“Standardizing quality, renovating traditional techniques for modern times and giving them long-lasting business continuity is how we contribute to the industry. Around 20-40% of artisans’ annual income comes from Fabriclore,” says Vijay.

Another brand initiative, “Project Roots”, aims to revive original handcrafted forms and make them viable for modern times through innovation and scale. “We work with all of India’s major heritage crafts and find ways to innovate by going beyond cotton and silk, and giving the crafts a flavor of new-age textiles,” says Vijay .


The availability of a wide range of fabrics and catalogs on a digital platform is Fabriclore’s main USP, maintains Vijay.

“Fabriclore’s competition comes mainly from regional stand-alone suppliers and some modern fabric-focused retailers. Internationally that would be and Joann fabrics, but we still have an advantage as those sites are more focused on certain types of western fabrics. Their strength lies in thicker fabrics, oriented towards Western design,” says Vijay.

The team

After spending about 13 years in Abu Dhabi, Vijay returned to India and started his first business, in the oil and gas industry. He ran it successfully for about 10 years.

Co-founder Anupam started his career at Luminous India and Maccaferri India before joining Vijay in his first venture.

Sandeep had also briefly worked with Vijay before joining his family textile business.

“For us, the knowledge gained from previous experiences has proven essential in building Fabriclore. The very idea of ​​people buying fabric online intrigued us and led us to found Fabriclore in 2016 with an investment of Rs 2 lakh,” says Vijay.

Fabriclore currently has a team of 82 employees.

Funding and monetization

Fabriclore has raised two main rounds so far, both pre-Series A. The first investment came in 2020 from the Rajasthan Venture Capital Fund, followed by another round in 2021 led by Fluid Ventures, the two totaling around 1.2 million bucks.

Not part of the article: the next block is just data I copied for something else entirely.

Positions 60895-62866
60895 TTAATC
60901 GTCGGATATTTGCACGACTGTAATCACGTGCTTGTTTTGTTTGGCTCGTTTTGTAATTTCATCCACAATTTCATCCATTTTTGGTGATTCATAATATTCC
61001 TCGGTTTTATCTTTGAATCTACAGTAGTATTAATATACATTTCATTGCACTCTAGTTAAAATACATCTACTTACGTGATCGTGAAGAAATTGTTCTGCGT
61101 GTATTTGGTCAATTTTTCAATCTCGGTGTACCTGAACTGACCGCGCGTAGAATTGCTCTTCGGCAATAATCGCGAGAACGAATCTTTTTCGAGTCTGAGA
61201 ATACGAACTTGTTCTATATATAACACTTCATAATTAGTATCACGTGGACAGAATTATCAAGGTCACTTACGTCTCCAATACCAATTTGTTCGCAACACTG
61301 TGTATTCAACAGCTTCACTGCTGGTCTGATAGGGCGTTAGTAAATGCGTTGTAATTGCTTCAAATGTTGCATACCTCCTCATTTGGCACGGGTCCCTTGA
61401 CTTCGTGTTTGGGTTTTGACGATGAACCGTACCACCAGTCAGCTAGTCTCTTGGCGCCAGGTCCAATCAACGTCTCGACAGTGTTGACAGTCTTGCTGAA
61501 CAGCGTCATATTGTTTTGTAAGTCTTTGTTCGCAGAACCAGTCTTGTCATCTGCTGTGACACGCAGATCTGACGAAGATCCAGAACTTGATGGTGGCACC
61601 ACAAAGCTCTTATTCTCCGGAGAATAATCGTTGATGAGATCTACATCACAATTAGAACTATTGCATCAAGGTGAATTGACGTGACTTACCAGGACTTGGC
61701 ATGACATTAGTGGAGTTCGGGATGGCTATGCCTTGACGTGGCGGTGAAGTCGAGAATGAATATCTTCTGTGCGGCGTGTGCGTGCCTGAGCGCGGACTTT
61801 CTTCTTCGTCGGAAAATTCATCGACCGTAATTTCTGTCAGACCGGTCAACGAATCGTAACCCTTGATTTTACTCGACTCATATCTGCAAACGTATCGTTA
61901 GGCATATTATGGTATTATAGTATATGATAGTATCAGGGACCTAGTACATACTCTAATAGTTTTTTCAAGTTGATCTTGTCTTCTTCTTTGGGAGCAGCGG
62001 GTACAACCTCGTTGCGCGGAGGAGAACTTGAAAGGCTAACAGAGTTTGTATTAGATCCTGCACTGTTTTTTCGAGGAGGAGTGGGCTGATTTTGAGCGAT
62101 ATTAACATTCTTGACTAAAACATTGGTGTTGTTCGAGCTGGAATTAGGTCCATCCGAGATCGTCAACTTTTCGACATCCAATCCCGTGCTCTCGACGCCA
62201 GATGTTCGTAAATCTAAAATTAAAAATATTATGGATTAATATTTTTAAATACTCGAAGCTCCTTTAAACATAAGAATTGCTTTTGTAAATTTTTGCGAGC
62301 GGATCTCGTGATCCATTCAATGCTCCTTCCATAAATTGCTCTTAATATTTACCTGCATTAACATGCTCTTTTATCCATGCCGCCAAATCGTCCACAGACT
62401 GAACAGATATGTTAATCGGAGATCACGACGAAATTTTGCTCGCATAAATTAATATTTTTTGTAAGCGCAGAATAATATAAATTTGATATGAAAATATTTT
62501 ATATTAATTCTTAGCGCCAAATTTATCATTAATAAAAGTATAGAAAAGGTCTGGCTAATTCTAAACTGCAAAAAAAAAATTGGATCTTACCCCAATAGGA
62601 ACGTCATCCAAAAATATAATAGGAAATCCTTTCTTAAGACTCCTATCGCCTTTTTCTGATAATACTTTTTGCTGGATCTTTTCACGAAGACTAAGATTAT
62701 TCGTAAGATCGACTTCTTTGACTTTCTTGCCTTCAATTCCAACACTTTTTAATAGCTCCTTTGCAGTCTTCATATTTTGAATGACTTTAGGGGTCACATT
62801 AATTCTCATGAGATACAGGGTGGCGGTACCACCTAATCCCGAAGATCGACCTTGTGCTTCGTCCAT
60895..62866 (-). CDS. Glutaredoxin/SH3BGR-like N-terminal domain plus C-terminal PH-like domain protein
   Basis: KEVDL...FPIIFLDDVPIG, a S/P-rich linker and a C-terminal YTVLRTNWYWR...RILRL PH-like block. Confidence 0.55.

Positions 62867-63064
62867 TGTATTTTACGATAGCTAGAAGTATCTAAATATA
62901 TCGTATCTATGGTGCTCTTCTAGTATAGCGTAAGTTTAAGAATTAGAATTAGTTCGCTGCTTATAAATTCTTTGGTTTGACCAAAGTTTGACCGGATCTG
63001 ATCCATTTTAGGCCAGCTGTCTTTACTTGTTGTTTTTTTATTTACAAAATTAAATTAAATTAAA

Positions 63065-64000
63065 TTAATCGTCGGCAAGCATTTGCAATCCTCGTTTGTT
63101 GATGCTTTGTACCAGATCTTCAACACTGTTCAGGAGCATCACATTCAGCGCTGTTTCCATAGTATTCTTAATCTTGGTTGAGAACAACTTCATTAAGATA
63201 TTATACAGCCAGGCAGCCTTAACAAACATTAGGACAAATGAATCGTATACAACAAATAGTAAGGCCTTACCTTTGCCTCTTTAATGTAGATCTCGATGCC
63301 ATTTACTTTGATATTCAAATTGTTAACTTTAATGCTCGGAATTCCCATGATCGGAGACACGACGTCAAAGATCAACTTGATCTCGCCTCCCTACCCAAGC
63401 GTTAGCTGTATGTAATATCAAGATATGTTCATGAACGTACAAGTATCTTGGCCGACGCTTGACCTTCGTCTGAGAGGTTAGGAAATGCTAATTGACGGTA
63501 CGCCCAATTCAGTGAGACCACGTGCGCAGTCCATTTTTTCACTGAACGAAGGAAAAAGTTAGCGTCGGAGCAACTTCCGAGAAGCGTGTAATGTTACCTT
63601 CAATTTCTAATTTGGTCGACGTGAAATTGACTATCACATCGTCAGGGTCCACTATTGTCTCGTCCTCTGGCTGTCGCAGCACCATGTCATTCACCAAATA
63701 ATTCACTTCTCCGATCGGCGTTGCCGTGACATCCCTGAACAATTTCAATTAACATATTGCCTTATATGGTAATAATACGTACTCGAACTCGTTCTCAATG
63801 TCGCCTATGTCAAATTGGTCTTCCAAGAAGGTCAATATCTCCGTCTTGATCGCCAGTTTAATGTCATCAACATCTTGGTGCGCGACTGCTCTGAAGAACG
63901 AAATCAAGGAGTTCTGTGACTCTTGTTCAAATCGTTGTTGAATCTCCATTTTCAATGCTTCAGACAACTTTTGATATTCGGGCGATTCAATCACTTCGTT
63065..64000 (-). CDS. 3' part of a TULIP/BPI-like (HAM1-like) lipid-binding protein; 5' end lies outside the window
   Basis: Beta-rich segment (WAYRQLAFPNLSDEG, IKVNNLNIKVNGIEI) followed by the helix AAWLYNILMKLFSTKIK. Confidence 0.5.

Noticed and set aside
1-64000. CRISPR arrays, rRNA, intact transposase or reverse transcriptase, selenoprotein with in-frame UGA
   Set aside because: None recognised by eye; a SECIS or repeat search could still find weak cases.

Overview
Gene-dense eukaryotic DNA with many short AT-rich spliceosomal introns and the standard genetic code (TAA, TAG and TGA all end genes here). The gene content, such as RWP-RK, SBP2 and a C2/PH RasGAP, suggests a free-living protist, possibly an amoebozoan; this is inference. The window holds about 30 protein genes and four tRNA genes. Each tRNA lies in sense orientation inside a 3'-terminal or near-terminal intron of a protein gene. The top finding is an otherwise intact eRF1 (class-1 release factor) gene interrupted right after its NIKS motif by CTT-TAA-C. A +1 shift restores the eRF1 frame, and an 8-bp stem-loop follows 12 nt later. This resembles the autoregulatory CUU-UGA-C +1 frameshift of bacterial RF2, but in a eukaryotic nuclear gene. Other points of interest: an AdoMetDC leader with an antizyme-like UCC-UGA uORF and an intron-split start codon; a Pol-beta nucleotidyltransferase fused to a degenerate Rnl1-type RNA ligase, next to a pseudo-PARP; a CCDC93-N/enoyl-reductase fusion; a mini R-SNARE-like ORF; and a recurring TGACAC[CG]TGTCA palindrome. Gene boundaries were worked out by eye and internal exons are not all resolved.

“We recorded revenue of Rs 12 crore in the previous financial year and expect to record Rs 18 crore in this financial year,” says Vijay.

Fabriclore has a dedicated sourcing team who, together with their in-house textile designers, travel across India, arranging different types of crafts and materials. It also offers its first experience studio in Jaipur.

“Our regional offices are in Bengaluru and Gurugram. We are actively working on starting a country office in the United Arab Emirates to address the Middle East market. Our business model is digital first and therefore our delivery is directly in line with demand from our warehouse in Jaipur,” says Vijay.

The future

According to Vijay, the market in which Fabriclore operates has several overlapping segments, which makes the total addressable market quite versatile and huge. According to Delhi-based Wazir Advisors, the current ready-to-sew fabric market size in India is around $16 billion.

Vijay says it is difficult to break into the legacy supply chain and educate the industry on new, more convenient methods. “However, even though the market is competitive, size and fragmentation add to our advantage. We also have a first-mover advantage in the industry,” concludes Vijay.